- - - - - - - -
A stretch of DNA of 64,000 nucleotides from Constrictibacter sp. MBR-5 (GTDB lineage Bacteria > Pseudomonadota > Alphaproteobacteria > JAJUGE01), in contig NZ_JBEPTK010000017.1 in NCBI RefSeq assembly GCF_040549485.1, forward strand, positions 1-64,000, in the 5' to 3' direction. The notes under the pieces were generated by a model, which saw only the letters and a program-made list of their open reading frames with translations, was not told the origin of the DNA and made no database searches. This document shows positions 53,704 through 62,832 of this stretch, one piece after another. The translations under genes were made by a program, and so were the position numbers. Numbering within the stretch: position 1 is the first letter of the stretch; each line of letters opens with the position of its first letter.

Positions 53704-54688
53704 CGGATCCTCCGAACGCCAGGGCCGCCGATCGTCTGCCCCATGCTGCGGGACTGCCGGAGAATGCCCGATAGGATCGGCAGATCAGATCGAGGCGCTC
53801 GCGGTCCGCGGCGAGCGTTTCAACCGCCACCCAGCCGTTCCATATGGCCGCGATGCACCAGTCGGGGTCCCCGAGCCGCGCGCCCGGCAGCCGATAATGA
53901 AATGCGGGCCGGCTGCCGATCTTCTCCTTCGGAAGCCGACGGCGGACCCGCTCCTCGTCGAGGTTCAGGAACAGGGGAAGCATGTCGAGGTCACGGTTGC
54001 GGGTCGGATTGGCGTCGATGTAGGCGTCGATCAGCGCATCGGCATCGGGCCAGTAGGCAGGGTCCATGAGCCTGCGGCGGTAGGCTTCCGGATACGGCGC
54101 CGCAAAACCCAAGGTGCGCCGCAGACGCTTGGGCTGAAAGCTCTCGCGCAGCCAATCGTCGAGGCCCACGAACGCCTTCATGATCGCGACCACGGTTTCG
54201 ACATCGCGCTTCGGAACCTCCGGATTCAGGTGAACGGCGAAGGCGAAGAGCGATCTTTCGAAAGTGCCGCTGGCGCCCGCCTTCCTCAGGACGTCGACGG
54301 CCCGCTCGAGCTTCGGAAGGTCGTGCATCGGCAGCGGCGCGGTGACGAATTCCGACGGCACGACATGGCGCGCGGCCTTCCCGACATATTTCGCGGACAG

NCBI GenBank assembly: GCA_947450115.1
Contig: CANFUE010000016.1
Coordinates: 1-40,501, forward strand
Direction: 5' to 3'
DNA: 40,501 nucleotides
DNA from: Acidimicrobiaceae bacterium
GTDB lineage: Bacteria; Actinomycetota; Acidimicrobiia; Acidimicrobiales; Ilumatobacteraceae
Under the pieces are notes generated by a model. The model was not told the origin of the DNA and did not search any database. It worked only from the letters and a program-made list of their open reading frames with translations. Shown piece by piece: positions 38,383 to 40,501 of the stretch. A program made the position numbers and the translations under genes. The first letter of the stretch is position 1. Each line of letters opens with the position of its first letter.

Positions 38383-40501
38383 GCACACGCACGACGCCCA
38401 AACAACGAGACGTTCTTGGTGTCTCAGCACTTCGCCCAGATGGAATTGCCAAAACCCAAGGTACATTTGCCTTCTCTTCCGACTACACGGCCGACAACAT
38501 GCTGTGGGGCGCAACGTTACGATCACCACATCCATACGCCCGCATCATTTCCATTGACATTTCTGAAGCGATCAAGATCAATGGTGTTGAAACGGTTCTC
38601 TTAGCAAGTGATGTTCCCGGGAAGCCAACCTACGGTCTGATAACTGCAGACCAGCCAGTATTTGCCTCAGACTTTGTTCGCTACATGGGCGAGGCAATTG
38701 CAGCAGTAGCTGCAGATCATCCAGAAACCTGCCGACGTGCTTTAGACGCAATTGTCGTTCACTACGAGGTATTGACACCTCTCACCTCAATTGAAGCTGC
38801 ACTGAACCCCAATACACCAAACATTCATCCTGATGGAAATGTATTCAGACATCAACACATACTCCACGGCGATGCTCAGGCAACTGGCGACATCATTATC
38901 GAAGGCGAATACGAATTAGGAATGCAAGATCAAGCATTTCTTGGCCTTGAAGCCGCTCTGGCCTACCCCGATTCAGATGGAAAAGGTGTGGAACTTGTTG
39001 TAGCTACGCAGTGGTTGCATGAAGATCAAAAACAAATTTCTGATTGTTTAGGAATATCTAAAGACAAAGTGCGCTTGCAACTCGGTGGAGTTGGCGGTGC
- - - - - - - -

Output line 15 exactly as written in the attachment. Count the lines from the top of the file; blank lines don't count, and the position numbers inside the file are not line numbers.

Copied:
DNA from: Acidimicrobiaceae bacterium